Provisions of Oxford. The barons and Henry III met at Oxford where fully armed, the barons showed Henry that he had no choice but to reform the way the country was being run. A council of fifteen members was set to advise the king. The fifteen were selected by a committee of four, two from the barons and two from the king. The new council was not to last long as the members could not agree amongst themselves on courses of action and by 1260 it had broken up. The reformers and royalists were to take up arms and meet in civil war.
As an act of faith, Simon de Montfort handed over his castles at Odiham and Kenilworth as part of the proposals put forward in the Provisions of Oxford.
At this time, Edward (to become Edward I), met up with Simon de Montfort and came under his influence. Edward, knights Simon's two eldest sons. This friendship was not to last.
Moving firstly westward from the stronghold of one of Henry's supporters to another, Simon de Montfort's forces did much damage, even though Simon had ordered that no sacred place should be attacked. Simon then moved towards the south east coast ports to secure them. By the end of June he had reached Dover, its inhabitants welcoming him.
Following the defeat at the Battle of Lewes, Henry III's supporters fled and took refuge in Pevensey Castle. Simon de Montfort's son, laid siege to the castle, but could not take it.
At a camp near Canterbury, called Barham Down, the supporters of Simon de Montfort gather an army and hold it there to fend off a possible invasion from Henry III's supporters.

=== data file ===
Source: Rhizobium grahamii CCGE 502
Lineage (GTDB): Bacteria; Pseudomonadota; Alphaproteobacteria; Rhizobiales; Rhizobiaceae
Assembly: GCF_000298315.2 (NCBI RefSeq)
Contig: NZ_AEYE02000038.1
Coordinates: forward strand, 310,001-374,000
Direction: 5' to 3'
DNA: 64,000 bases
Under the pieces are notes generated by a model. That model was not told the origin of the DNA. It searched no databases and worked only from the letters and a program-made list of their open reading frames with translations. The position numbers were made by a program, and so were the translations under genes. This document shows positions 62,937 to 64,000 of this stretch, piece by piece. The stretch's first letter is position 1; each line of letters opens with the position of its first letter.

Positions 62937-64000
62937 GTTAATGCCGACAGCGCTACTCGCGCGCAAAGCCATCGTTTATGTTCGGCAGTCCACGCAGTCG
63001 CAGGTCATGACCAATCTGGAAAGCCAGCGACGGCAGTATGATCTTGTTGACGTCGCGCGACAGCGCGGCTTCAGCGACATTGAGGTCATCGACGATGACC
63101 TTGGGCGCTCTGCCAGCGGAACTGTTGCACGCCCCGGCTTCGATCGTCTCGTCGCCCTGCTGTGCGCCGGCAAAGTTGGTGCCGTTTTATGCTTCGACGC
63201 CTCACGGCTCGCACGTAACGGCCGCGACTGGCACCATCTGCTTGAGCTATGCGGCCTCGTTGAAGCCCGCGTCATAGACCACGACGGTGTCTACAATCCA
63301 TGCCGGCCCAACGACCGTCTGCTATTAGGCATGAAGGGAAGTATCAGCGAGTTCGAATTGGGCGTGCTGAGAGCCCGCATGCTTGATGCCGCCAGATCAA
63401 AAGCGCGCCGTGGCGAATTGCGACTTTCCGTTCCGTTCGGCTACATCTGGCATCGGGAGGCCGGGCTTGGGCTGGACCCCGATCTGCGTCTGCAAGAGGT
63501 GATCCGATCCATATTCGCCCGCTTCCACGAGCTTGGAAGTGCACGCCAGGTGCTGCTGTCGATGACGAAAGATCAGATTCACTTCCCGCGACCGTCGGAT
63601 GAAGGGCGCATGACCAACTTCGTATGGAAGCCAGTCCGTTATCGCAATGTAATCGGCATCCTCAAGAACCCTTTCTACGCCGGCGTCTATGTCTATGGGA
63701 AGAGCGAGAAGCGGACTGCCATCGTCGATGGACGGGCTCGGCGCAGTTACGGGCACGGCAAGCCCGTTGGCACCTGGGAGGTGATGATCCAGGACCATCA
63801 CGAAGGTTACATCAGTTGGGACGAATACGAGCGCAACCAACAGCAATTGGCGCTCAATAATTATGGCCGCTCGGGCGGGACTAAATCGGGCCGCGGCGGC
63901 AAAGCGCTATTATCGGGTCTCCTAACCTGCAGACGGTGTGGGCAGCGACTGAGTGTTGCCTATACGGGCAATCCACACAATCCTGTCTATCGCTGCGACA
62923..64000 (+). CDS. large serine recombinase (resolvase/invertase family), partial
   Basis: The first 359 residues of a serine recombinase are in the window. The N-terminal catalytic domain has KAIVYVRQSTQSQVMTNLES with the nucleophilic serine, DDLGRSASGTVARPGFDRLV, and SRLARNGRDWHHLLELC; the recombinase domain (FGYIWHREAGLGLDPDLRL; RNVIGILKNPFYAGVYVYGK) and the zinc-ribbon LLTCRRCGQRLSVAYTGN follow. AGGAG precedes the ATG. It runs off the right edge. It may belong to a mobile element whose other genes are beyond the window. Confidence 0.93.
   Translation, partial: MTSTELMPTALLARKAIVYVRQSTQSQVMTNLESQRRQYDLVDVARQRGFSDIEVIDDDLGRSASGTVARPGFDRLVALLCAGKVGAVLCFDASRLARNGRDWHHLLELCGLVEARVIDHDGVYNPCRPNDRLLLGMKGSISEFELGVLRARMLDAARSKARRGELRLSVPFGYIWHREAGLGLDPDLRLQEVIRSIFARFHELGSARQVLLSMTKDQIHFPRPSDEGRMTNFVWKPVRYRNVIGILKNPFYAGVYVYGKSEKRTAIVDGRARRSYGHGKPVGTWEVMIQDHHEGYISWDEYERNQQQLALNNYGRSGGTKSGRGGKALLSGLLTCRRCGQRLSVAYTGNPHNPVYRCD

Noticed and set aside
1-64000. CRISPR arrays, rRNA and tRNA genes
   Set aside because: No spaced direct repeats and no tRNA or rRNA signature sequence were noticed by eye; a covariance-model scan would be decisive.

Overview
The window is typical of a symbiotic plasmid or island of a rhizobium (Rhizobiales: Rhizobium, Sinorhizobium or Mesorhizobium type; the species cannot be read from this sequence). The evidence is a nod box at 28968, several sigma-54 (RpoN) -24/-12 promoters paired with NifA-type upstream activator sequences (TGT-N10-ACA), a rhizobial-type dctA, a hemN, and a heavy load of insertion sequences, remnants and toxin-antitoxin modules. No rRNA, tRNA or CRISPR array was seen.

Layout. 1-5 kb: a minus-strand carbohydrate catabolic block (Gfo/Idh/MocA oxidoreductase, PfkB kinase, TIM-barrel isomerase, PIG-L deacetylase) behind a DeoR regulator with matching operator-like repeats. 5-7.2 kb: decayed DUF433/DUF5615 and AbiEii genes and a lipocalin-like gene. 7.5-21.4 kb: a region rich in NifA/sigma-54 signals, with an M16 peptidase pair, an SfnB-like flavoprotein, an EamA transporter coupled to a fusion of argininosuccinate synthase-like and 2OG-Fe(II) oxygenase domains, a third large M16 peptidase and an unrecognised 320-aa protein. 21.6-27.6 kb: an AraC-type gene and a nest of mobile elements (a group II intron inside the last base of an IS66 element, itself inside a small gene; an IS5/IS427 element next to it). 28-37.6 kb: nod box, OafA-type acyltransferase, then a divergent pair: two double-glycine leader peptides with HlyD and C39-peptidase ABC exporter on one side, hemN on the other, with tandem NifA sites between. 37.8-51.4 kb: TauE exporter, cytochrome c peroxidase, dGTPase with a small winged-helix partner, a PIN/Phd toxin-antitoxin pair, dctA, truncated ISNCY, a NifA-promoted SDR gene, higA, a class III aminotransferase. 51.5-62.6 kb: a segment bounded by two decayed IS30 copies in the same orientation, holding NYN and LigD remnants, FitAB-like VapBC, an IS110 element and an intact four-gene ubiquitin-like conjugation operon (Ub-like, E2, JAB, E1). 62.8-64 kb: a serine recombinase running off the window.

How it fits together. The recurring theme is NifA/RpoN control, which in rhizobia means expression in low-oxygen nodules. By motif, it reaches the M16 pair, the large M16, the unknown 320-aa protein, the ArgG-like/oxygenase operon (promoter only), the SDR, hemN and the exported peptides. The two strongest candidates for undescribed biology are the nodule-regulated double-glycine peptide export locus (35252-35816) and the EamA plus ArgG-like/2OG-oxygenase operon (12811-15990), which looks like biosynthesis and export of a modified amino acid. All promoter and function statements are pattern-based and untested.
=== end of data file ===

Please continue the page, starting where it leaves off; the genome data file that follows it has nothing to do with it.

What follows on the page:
A force led by Simon de Montfort besieged Rochester Castle for several days but the castle did not fall. He left a small number of men to continue the siege but they were attacked and fled.
During this year forces belonging to Simon de Montfort occupied and controlled the important Beeston Castle.
The civil war between King Henry III and the barons. The barons wanted to limit Henry's power and to sort out his finances which were a drain on the barons' resources. The cause was led by Simon de Montfort.
Simon de Montfort surprised Henry III and Prince Edward, with early movements of his troops on the hills above the castle at Lewes. Henry and Richard of Cornwall defend the centre and left of the castle, but Prince Edward attacked the lighter armed Londoners to the right and forced them to flee and followed them off the battle site. When he returned, he found that King Henry was trapped in the priory and gave himself up in exchange for his father's release. After the battle Simon de Montfort marched on London but the drawbridge on London Bridge had been raised by the Lord Mayor. Simon had the support of the Londoners who managed to lower the drawbridge allowing him into the city,